Belstaff Trialmaster Panther Leather Jacket >

With a background in motorcycle apparel, Belstaff is one UK brand that really knows its way around a good leather jacket. These belted beauties have been worn by everyone from David Beckham to Brad Pitt, further solidifying the label’s iconic status. And if it’s good enough for them, it’s good enough for us.


AllSaints Jasper Leather Biker Jacket >

AllSaints’ grungy, moody aesthetic lends itself perfectly to the leather jacket. This considered it shouldn’t come as much of a surprise that the London-born brand is known for producing some of the sleekest and most stylish options to be found. Look out for cropped cuts, distressed finishes and plenty of attitude.

Saint Laurent

Saint Laurent Bird Motorcycle Jacket >

If money is of no concern in your hunt for the perfect leather jacket, you’d struggle to find better than Saint Laurent. The French fashion house’s biker jacket is one of the most iconic pieces of premium menswear there is, boasting buttery-soft Italian leather, a slim-fit silhouette and luxurious satin lining.

Schott NYC

Schott Classic Perfecto Leather Motorcycle Jacket >

Schott’s “Perfecto” leather biker jacket was the garment that started it all. Worn by Marlon Brando in The Wild One (above) it quickly achieved iconic status and retains it to this day. If you’re looking for the original and best, Schott is the brand to buy from.


Dunhill Leather Bomber Jacket >

Since 1893, Alfred Dunhill has been one of the leading names in British luxury leather goods. The label operates from London, where it began life as a saddlery business before moving into apparel. Today, it’s known for producing some of the finest British-made leather jackets to be found.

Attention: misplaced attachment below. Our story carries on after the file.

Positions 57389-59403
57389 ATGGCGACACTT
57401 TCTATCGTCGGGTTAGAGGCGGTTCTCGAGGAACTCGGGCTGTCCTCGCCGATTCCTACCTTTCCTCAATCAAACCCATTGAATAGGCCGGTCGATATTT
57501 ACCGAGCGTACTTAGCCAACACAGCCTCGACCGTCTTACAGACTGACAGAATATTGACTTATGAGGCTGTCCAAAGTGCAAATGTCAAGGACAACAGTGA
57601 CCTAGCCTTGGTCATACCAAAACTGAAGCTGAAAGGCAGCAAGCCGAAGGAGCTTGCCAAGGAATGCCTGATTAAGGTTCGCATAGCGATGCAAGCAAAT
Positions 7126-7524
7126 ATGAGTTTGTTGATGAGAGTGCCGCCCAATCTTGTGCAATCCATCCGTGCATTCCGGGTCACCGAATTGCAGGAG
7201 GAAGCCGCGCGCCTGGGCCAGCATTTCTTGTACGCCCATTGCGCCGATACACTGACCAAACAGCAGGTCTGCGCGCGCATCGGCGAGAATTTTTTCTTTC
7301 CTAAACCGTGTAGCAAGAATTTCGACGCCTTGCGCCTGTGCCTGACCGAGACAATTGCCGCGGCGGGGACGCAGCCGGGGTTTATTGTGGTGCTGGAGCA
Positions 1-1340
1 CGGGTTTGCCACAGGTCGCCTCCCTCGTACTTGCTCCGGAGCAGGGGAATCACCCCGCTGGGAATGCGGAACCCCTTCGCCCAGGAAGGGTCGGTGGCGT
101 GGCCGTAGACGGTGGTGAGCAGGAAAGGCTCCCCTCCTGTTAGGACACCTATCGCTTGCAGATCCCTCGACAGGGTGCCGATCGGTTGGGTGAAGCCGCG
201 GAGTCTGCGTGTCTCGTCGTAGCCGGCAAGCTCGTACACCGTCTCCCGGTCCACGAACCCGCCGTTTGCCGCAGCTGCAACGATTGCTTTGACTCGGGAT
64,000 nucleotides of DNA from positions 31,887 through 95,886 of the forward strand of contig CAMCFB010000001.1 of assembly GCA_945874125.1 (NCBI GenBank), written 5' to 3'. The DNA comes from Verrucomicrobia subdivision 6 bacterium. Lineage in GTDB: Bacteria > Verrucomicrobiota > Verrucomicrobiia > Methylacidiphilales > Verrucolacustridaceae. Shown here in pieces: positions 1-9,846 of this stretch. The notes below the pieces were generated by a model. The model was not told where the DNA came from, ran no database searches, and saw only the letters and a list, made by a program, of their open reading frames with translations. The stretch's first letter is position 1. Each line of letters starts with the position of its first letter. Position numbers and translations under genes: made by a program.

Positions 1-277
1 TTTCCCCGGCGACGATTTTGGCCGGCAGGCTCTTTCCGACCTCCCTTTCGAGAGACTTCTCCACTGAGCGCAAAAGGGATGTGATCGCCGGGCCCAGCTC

Reiss Keith Cafe Racer Leather Jacket >

At the high end of the high street is Reiss, a British clothing chain with a knack for hitting the sweet spot between fashionable and timeless. This makes it a solid choice when it comes to buying a reasonably-priced leather jacket that doesn’t compromise on style or build quality. Expect minimalist designs, form-flattering cuts and premium materials as standard.

Acne Studios

Acne Studios Shearling Jacket >

Scandi styling and leather jackets are a match made in style heaven, which is what makes Acne Studios’ selection so appealing. The label has applied its own brand of quirky minimalism to this menswear essential and the results speak for themselves.

Caring For A Leather Jacket

Cherry Blossom Leather Cream >

A leather jacket is a true investment piece, but if you want it to last you’ll need to make sure to care for it properly. Thankfully, that’s rather easy to do.

All you really need to keep that leather clean, soft and supple is a cloth, some water and a natural leather conditioner, free from colouring or nasty chemicals.

First, remove any dirt or marks using the cloth and a bit of water. Once that’s done, use another cloth to apply a small amount of the conditioner to the fabric, working it in using circular motions. Repeat this across the entire surface of the garment until it’s suitably nourished, then remove any excess with a paper towel.